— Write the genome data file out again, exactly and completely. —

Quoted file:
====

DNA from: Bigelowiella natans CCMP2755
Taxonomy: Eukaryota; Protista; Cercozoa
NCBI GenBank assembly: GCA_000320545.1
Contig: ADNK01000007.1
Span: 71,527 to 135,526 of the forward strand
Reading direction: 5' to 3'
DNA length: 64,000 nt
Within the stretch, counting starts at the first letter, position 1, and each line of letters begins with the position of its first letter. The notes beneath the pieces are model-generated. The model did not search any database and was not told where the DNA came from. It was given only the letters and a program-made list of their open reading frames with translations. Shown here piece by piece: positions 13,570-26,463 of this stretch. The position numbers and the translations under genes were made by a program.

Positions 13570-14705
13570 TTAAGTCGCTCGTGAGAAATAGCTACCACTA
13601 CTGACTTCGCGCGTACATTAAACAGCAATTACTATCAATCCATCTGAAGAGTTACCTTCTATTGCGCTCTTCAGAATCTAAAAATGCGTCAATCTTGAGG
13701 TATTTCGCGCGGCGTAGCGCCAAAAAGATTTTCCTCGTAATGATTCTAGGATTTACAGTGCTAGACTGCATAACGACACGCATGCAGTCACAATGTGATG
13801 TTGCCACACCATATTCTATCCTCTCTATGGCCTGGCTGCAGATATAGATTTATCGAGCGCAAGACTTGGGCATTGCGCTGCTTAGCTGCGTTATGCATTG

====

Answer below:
DNA from: Bigelowiella natans CCMP2755
Taxonomy: Eukaryota; Protista; Cercozoa
NCBI GenBank assembly: GCA_000320545.1
Contig: ADNK01000007.1
Span: 71,527 to 135,526 of the forward strand
Reading direction: 5' to 3'
DNA length: 64,000 nt
Within the stretch, counting starts at the first letter, position 1, and each line of letters begins with the position of its first letter. The notes beneath the pieces are model-generated. The model did not search any database and was not told where the DNA came from. It was given only the letters and a program-made list of their open reading frames with translations. Shown here piece by piece: positions 13,570-26,463 of this stretch. The position numbers and the translations under genes were made by a program.

Positions 13570-14705
13570 TTAAGTCGCTCGTGAGAAATAGCTACCACTA
13601 CTGACTTCGCGCGTACATTAAACAGCAATTACTATCAATCCATCTGAAGAGTTACCTTCTATTGCGCTCTTCAGAATCTAAAAATGCGTCAATCTTGAGG
13701 TATTTCGCGCGGCGTAGCGCCAAAAAGATTTTCCTCGTAATGATTCTAGGATTTACAGTGCTAGACTGCATAACGACACGCATGCAGTCACAATGTGATG
13801 TTGCCACACCATATTCTATCCTCTCTATGGCCTGGCTGCAGATATAGATTTATCGAGCGCAAGACTTGGGCATTGCGCTGCTTAGCTGCGTTATGCATTG